Diego Velázquez (1599–1660) has long been one of my favorite artists. Las Meninas is a 1656 painting by Velázquez and probably his most admired artwork. Mysterious & compelling, there’s been much debate over its significance. At the center stands the little infant Margarita Teresa, daughter of King Philip IV of Spain and his wife Mariana of Austria. Their faces peer from the dark mirror hung at the far end of the room. The viewer’s attention is drawn to the figures in the foreground and to the maids of honor (las meninas) but above all the the sunlit figure of Margarita Teresa. In the right corner are two dwarfs.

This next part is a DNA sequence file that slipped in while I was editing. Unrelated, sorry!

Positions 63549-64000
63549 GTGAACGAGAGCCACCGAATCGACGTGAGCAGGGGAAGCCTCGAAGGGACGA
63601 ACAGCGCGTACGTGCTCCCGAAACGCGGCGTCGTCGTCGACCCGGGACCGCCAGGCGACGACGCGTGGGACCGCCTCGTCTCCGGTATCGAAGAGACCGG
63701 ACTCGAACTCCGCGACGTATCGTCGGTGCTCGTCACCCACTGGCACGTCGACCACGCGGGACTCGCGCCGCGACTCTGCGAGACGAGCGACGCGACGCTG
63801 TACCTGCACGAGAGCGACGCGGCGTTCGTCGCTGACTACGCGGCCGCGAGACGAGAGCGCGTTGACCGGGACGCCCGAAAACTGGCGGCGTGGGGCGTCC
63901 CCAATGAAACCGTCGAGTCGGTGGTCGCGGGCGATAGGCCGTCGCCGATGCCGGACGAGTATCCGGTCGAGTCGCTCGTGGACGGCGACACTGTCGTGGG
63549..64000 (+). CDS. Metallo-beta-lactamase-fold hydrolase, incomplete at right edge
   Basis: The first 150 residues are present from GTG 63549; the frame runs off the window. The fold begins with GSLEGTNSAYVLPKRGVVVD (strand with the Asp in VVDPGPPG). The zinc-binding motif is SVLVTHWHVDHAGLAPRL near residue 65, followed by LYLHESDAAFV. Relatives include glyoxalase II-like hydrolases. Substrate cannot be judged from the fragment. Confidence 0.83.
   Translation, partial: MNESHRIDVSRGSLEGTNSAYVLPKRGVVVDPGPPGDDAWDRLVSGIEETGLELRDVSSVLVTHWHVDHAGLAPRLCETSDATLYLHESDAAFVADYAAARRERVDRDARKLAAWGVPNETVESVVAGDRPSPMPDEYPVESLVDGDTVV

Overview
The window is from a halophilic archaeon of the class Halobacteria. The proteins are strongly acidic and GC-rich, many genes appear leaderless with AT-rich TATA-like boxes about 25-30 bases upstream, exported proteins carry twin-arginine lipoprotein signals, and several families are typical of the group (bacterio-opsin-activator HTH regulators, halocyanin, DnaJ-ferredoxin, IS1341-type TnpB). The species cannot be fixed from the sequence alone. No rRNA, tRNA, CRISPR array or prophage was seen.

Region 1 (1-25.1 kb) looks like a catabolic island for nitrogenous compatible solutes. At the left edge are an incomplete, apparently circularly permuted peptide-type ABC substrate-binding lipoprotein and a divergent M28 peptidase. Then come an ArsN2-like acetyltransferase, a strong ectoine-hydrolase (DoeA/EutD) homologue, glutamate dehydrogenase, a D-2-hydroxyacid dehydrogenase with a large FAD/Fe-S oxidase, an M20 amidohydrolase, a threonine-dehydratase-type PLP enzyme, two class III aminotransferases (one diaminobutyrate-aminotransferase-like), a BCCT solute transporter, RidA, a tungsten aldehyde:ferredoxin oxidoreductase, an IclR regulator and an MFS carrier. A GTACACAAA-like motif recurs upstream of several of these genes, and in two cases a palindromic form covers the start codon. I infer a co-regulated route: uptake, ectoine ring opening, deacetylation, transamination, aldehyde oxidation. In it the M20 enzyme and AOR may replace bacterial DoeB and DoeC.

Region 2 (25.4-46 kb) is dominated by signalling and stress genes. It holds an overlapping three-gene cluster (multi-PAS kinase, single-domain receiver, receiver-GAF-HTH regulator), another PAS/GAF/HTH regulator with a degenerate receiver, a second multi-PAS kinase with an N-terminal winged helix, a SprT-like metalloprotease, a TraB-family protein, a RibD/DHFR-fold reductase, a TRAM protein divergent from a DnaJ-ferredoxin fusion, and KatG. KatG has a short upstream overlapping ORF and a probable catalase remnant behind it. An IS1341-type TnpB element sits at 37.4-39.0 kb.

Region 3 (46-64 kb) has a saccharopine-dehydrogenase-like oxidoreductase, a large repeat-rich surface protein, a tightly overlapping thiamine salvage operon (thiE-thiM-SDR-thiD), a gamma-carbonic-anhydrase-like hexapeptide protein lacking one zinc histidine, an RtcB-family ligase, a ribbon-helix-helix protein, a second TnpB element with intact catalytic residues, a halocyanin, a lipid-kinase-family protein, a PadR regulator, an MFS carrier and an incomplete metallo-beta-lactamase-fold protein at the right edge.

Las Meninas by Diego Velázquez, 1656. Oil on canvas, 318 × 276 cm, 125.2 × 108.7 in. Museo del Prado, Madrid
How brilliantly Velázquez represents to us the feel of the setting. The artist gives the painted image a vivid and immediate sense of life through his skillful use of color, light, composition, and the sheer facility of his draftsmanship. The sunlight from the open window makes the figures sparkle with luminosity. Velázquez himself stands on the left with brush and palette, ready to paint (quite a large canvas!). Velazquez, Margarita Teresa, one of the maids of honor, and the chubby female dwarf all appear to look at the viewer (probably King Philip and his wife Mariana, as reflected in the mirror).
Diego Rodríguez de Silva y Velázquez was “the painter of the painters”, according to Édouard Manet.